Setu raises $15M to help developers connect with banks to offer Indians ‘sachet-sized’ financial products

India’s push to digital payments in the last three years has seen tens of millions of people get comfortable with exchanging money online for the first time. But most businesses in the country are still offline and relying on traditional ways to engage with their customers. A Bangalore-based startup that is attempting to bring a similar digitization to them just got a nod from high profile investors.

Setu, a two-year-old startup, said on Wednesday that it has raised $15 million in its Series A financing round from Falcon Edge and Lightspeed Venture Partners U.S. Existing investors Lightspeed India Partners and Bharat Inclusion Seed Fund also participated in the round.

Setu is an API infrastructure provider that allows financial institutions such as banks to connect with companies and small businesses that want to provide financial services to their customers.

The idea is to connect small businesses such as a local cable TV operator or a neighborhood store that is already engaging with thousands of people to serve their customers better by offering formal financial services such as credit. Local kirana stores already have a great understanding of their customers and offer them informal credit. Could they work with financial institutions to formalize their services?

Even as India’s mobile payments market has grown exponentially in the last three years — and saw the arrival of companies such as Amazon, Facebook, Google, and emergence of dozens of local players to help people pay digitally — much of the nation’s population still needs access to formal sachet-ized financial products and services.

“Poor product design, high distribution costs, and legacy technology have been barriers to make this happen,” said Nikhil Kumar, co-founder of Setu.

Kumar, and Sahil Kini, the other co-founder, are especially well-suited to tackle this challenge. Kumar previously worked as a fellow at iSPIRT Foundation that built an ecosystem for UPI, an infrastructure developed by a coalition of banks and backed by the Indian government that has amassed over 100 million users and clocks over a billion transactions a month. Kini worked at Aspada Investments.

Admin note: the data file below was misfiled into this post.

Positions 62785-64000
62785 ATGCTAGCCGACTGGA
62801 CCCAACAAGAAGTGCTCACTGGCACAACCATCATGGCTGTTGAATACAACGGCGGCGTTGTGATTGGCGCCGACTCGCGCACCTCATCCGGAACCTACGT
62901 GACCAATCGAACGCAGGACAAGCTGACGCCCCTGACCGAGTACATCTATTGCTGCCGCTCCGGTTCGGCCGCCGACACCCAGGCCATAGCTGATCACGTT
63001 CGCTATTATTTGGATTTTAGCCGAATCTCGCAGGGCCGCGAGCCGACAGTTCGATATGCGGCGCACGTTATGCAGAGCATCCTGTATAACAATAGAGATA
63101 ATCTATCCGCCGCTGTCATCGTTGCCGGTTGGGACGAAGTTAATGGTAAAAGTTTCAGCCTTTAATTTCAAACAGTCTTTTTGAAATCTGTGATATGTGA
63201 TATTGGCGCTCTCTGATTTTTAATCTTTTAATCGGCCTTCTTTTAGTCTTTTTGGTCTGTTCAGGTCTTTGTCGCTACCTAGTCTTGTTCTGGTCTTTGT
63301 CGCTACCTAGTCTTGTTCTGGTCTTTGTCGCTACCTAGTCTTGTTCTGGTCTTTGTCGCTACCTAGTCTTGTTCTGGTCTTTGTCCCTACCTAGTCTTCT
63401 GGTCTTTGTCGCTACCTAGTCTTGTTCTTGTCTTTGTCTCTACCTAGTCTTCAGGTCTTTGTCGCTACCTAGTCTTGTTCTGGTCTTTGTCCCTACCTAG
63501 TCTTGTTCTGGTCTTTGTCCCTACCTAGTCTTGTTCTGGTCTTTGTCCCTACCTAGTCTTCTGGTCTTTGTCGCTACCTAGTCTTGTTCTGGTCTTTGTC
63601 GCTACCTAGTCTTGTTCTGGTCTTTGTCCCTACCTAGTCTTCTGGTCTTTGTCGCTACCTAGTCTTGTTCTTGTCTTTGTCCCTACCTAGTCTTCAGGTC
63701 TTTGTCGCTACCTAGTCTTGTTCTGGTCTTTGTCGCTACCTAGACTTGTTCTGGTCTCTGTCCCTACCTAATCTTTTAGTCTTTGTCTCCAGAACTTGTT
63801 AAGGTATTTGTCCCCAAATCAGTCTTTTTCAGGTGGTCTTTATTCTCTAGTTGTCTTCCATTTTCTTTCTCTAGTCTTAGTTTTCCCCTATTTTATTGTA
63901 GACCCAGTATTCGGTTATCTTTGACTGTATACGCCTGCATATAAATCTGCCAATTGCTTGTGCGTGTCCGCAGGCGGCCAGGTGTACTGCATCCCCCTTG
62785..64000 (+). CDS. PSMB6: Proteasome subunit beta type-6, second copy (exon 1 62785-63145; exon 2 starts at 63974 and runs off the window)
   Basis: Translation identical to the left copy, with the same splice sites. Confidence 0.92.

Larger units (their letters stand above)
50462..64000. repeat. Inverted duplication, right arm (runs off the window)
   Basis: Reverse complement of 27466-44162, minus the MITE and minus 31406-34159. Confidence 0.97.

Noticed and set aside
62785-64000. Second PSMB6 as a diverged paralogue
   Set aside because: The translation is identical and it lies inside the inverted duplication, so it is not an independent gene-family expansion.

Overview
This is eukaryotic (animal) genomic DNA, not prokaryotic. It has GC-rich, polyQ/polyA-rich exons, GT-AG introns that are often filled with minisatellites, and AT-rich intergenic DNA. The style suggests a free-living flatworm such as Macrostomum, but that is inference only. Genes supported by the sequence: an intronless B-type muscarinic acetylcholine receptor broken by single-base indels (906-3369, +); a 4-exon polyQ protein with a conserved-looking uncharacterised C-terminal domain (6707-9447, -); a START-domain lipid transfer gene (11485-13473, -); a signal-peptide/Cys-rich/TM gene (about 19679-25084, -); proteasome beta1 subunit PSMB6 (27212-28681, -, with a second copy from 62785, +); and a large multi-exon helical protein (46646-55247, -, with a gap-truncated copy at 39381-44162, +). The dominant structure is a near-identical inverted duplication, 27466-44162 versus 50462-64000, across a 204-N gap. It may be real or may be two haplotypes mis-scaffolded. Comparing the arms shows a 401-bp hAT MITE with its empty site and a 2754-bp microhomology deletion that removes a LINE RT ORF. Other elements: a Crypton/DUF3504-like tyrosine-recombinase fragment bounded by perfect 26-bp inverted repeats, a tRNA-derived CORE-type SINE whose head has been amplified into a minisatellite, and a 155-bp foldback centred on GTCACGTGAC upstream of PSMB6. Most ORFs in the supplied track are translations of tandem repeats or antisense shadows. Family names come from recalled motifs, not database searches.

The startup today offers open APIs across four categories — bills, savings, credit, and payments. Any developer can access its sandbox to build an application and go through a rigorous developer certification program to go live, the startup said. This makes it easy for any company to acquire plug-and-play financial services and become a fintech player.

“We are big believers in Setu’s vision to build infrastructure that enables the large-scale distribution of, and access to, financial products. Sahil, Nikhil, and the Setu team have an exciting roadmap for the future of financial services in India and we’re proud to support their journey,” said Bejul Somaia, Managing Partner at Lightspeed India, in a statement.

Setu recently launched Collect, an API bundle designed for developers to build their own custom collections product. For instance, lending collection companies are using Setu to build an omni-channel collections stack for banks and NBFCs. “This API platform is built on top of public infrastructure such as UPI and BBPS by partnering with some of India’s leading banks — Kotak, ICICI, & Axis Bank,” said Kumar.

It is now working on building blocks for digital financial services across FASTag, savings, credit, and data, he said.